This study offers a unique perspective by evaluating and contrasting Thai lighting standards in educational settings with those of Western countries. This comparison provides a comprehensive understanding of how different lighting standards influence educational environments, considering aspects like illuminance levels, color rendition, and glare control [14].

Beyond technical specifications, this study examines the practical implications of these standards on student health, performance, and energy efficiency in learning environments. It explores how lighting impacts students' day-to-day experiences and learning outcomes [15]. Furthermore, the study highlights the differences between global standards and local implementations in Thailand, offering insights into how educational institutions can adapt global best practices in lighting to local contexts to achieve optimal outcomes [16].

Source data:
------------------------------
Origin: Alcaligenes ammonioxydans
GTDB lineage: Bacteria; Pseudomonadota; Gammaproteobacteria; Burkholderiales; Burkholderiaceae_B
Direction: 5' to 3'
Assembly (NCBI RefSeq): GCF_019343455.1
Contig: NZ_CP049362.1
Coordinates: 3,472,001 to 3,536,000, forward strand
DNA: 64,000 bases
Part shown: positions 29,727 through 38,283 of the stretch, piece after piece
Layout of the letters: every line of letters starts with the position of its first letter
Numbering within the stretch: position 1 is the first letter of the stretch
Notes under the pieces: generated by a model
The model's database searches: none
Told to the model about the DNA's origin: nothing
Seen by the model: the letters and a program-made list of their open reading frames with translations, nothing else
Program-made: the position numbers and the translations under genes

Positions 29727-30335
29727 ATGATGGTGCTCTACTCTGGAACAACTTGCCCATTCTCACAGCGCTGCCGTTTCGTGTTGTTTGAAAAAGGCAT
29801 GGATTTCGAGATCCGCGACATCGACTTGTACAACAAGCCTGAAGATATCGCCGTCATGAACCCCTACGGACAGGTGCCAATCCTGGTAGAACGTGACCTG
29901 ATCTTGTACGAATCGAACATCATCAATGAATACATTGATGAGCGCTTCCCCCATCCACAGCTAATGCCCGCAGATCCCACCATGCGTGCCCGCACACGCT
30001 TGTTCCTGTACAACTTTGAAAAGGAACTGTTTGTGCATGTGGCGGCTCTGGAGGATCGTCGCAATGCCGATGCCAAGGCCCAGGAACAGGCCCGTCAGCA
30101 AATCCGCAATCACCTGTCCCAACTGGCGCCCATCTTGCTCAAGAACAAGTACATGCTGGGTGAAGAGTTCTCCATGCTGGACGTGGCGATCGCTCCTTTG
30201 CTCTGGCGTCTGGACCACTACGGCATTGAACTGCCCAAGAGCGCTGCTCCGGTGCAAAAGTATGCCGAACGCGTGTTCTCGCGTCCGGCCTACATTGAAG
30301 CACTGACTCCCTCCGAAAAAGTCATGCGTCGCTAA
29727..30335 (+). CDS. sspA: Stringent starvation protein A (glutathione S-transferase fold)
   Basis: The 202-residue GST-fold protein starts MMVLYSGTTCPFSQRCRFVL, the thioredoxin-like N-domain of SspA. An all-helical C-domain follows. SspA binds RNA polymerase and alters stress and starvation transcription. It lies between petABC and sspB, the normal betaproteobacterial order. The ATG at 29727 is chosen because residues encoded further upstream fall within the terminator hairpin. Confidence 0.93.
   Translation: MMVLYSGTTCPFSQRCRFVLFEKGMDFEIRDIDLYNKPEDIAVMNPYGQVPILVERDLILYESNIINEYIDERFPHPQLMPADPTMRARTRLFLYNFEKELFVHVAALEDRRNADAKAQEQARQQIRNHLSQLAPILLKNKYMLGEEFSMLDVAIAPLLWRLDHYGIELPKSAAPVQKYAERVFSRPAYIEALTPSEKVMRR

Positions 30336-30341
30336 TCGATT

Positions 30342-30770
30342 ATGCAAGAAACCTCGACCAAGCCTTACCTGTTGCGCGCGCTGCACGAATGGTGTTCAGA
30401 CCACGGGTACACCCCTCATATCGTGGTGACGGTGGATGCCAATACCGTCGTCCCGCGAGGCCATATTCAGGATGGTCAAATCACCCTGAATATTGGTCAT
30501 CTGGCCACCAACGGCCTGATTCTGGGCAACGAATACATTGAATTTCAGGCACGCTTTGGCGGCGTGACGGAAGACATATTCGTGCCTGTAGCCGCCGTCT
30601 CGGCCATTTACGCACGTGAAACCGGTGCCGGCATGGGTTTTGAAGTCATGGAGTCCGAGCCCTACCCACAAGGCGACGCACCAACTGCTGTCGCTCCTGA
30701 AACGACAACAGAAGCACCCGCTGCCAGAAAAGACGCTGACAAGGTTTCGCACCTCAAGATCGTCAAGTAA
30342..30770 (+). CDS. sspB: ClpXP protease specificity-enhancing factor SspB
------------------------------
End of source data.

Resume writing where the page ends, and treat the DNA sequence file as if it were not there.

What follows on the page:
The importance of lighting in educational settings is well-recognized, there is a significant need for more detailed research that compares natural and artificial lighting, especially within the Thai context. This study aims to fill this research gap, contributing to a more understanding of how lighting standards can be optimized for student well-being, academic success, and energy efficiency in educational buildings [17].

3. Objectives and research questions

From this expanded focus, we can derive specific research questions and testable hypotheses:

  1. This study aims to identify specific differences in illuminance levels, color rendition (CRI), and glare control between Thai and Western (European and North American) lighting standards in educational settings and their implications for student well-being and academic success.

Hypothesis: Thailand's lighting standards in educational settings significantly differ from those in Europe and North America, potentially impacting the quality of the learning environment.

  1. What are the potential implications of these different lighting standards on student health, performance, and energy efficiency in Thai educational environments?

Hypothesis: Variances in lighting standards have measurable effects on student health, academic performance, and energy consumption in Thai educational environments.

  1. Can the integration of global lighting standards with local Thai practices improve the overall quality of educational environments in terms of student well-being and academic success?